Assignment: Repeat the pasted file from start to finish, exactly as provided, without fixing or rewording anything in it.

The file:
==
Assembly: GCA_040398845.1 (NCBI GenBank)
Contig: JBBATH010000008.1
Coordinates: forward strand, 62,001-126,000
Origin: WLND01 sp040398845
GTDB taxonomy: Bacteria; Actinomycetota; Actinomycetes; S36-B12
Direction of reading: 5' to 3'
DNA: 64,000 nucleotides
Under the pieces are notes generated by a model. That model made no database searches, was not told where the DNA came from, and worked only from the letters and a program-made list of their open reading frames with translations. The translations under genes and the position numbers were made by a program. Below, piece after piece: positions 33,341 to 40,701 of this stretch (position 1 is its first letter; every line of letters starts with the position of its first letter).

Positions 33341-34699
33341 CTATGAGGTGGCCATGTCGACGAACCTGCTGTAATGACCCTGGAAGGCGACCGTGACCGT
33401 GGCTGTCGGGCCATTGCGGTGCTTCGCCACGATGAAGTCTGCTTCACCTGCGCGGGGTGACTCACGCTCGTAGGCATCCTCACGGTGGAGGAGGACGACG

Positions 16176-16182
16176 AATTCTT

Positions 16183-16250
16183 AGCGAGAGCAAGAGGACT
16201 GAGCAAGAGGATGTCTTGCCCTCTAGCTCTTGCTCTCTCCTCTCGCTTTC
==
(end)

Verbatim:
Assembly: GCA_040398845.1 (NCBI GenBank)
Contig: JBBATH010000008.1
Coordinates: forward strand, 62,001-126,000
Origin: WLND01 sp040398845
GTDB taxonomy: Bacteria; Actinomycetota; Actinomycetes; S36-B12
Direction of reading: 5' to 3'
DNA: 64,000 nucleotides
Under the pieces are notes generated by a model. That model made no database searches, was not told where the DNA came from, and worked only from the letters and a program-made list of their open reading frames with translations. The translations under genes and the position numbers were made by a program. Below, piece after piece: positions 33,341 to 40,701 of this stretch (position 1 is its first letter; every line of letters starts with the position of its first letter).

Positions 33341-34699
33341 CTATGAGGTGGCCATGTCGACGAACCTGCTGTAATGACCCTGGAAGGCGACCGTGACCGT
33401 GGCTGTCGGGCCATTGCGGTGCTTCGCCACGATGAAGTCTGCTTCACCTGCGCGGGGTGACTCACGCTCGTAGGCATCCTCACGGTGGAGGAGGACGACG

Positions 16176-16182
16176 AATTCTT

Positions 16183-16250
16183 AGCGAGAGCAAGAGGACT
16201 GAGCAAGAGGATGTCTTGCCCTCTAGCTCTTGCTCTCTCCTCTCGCTTTC